WASHINGTON (Reuters) - The U.S. Census Bureau’s embattled director on Monday announced he is resigning nearly a year ahead of schedule and will retire on Wednesday, the day Democratic President-elect Joe Biden is inaugurated, according to a letter on the bureau’s website.
Steven Dillingham’s resignation follows a Jan. 12 memo from the Commerce Department’s Office of Inspector General raising questions about whether he was pushing bureau employees to finalize a technical report on the number of undocumented immigrants in the United States before Biden took office.
After the inspector general memo was made public, Dillingham said in a letter he directed “those involved should ‘stand down’ and discontinue their data reviews.”
Outgoing Republican President Donald Trump repeatedly sought to exclude undocumented immigrants from the population totals used to allocate congressional districts to states.
In June 2019, the U.S. Supreme Court blocked Trump’s contentious citizenship question planned for the 2020 census because officials gave a rationale the court characterized as “contrived.”
Trump then issued an executive order directing the Census Bureau to determine the number of undocumented immigrants through other means.
New York state and the American Civil Liberties Union argued Trump’s plan would dilute the political clout of states with larger numbers of such immigrants, including heavily Democratic California, by undercounting state populations and depriving them of seats in the U.S. House of Representatives to the benefit of his fellow Republicans.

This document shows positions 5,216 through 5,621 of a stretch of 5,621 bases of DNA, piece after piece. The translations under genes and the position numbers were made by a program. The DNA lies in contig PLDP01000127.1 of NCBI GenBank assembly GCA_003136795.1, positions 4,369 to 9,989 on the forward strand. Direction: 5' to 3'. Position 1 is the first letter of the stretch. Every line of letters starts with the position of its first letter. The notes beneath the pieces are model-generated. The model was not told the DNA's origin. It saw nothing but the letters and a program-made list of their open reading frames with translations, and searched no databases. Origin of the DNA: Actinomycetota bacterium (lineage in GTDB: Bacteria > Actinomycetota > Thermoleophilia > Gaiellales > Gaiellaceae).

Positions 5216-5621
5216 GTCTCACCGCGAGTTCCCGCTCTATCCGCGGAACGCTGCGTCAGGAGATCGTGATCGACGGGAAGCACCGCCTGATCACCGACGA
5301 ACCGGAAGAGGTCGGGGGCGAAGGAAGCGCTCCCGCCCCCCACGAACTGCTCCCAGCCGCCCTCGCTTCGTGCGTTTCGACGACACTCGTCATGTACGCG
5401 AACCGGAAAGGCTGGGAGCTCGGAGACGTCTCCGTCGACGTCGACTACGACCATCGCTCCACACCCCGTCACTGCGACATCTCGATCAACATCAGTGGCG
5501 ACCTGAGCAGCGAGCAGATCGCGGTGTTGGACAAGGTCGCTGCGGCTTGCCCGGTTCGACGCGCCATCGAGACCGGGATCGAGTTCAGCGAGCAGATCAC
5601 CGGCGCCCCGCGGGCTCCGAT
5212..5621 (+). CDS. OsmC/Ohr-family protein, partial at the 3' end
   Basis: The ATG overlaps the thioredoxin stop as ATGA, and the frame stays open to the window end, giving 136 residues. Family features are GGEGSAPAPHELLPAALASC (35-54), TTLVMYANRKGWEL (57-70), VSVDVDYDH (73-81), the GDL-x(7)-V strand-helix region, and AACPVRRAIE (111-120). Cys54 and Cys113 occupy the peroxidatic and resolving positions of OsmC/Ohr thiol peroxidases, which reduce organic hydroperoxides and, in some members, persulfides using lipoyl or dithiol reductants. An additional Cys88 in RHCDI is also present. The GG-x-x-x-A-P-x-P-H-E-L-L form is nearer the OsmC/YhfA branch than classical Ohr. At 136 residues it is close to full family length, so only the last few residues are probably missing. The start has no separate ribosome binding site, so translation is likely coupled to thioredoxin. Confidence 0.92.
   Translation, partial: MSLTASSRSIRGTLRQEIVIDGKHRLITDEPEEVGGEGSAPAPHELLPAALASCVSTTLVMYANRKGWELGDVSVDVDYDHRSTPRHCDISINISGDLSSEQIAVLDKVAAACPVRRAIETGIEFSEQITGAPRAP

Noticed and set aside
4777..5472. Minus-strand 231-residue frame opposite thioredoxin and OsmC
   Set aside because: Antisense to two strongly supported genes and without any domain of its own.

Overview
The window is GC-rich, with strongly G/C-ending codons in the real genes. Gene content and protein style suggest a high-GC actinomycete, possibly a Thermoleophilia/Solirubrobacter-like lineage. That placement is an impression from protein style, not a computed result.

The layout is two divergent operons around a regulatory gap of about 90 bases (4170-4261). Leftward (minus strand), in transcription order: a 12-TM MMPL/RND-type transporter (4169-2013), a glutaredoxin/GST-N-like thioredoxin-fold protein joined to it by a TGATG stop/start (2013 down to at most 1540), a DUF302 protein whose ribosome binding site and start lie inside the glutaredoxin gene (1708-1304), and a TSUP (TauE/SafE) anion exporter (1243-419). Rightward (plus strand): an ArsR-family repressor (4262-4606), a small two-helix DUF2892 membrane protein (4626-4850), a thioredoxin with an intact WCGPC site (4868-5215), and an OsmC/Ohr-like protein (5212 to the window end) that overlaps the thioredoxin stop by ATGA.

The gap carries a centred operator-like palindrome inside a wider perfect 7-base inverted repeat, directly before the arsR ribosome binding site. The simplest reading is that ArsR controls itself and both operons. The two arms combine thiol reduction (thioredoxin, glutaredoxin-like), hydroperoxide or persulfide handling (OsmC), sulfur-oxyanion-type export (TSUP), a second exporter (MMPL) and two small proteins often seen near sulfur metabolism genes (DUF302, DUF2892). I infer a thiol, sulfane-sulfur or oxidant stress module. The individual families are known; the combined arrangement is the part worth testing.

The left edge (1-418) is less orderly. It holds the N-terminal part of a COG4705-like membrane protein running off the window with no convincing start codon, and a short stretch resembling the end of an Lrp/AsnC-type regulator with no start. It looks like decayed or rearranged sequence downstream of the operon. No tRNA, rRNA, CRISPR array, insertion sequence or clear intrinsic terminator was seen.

The Constitution requires apportionment of House seats to be based upon the “whole number of persons in each state.” Until the Trump administration, the U.S. government’s practice was to count all people regardless of their citizenship or immigration status.
Democratic Senator Brian Schatz urged Biden to prioritize “fixing the 2020 Census and preventing future politicization.” He called on Biden to sign legislation extending deadlines for data delivery and to establish a nonpartisan commission “to ensure that the data is full, fair, and accurate.”
On Friday, House Oversight Committee Chairwoman Carolyn Maloney had called on Dillingham to resign, saying he “appears to have acceded repeatedly to the Trump Administration’s brazen efforts to politicize the Census.”
The census count’s accuracy is critical, as the survey also guides the federal government in allocating $1.5 trillion a year in aid in addition to determining U.S. House seats.
The U.S. Census Bureau last month said it would miss a year-end deadline to produce the population count.
Dillingham’s resignation comes just days ahead of Biden’s inauguration on Wednesday and follows an exodus of Trump administration aides after the deadly Jan. 6 attack on the U.S. Capitol by supporters of the outgoing president.
“The world has never needed complete and accurate data more than it does now,” said Dillingham’s farewell message.
Dillingham on Monday called on Congress to begin data collection a year earlier for the 2030 census.
Reporting by Daphne Psaledakis, David Shepardson and Doina Chiacu; editing by Jonathan Oatis
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